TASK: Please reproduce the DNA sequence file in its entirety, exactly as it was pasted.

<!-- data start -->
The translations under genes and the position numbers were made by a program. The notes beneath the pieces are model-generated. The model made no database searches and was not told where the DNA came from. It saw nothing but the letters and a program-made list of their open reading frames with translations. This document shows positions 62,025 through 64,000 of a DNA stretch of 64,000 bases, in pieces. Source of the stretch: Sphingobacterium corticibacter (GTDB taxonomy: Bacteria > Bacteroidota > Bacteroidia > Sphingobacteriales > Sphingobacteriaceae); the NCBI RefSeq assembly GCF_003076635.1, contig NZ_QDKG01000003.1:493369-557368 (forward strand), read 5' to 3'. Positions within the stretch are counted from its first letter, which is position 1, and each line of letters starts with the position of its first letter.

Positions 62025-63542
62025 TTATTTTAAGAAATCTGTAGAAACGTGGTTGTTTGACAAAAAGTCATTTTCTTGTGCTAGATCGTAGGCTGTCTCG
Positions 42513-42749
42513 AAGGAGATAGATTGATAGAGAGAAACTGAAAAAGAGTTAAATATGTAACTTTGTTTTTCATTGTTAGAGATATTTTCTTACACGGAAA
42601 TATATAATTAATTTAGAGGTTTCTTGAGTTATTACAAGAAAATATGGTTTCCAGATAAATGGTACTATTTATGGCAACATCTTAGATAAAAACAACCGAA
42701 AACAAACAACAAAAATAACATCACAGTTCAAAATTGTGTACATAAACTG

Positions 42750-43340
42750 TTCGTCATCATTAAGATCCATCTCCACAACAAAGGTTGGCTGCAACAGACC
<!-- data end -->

The translations under genes and the position numbers were made by a program. The notes beneath the pieces are model-generated. The model made no database searches and was not told where the DNA came from. It saw nothing but the letters and a program-made list of their open reading frames with translations. This document shows positions 62,025 through 64,000 of a DNA stretch of 64,000 bases, in pieces. Source of the stretch: Sphingobacterium corticibacter (GTDB taxonomy: Bacteria > Bacteroidota > Bacteroidia > Sphingobacteriales > Sphingobacteriaceae); the NCBI RefSeq assembly GCF_003076635.1, contig NZ_QDKG01000003.1:493369-557368 (forward strand), read 5' to 3'. Positions within the stretch are counted from its first letter, which is position 1, and each line of letters starts with the position of its first letter.

Positions 62025-63542
62025 TTATTTTAAGAAATCTGTAGAAACGTGGTTGTTTGACAAAAAGTCATTTTCTTGTGCTAGATCGTAGGCTGTCTCG
Positions 42513-42749
42513 AAGGAGATAGATTGATAGAGAGAAACTGAAAAAGAGTTAAATATGTAACTTTGTTTTTCATTGTTAGAGATATTTTCTTACACGGAAA
42601 TATATAATTAATTTAGAGGTTTCTTGAGTTATTACAAGAAAATATGGTTTCCAGATAAATGGTACTATTTATGGCAACATCTTAGATAAAAACAACCGAA
42701 AACAAACAACAAAAATAACATCACAGTTCAAAATTGTGTACATAAACTG

Positions 42750-43340
42750 TTCGTCATCATTAAGATCCATCTCCACAACAAAGGTTGGCTGCAACAGACC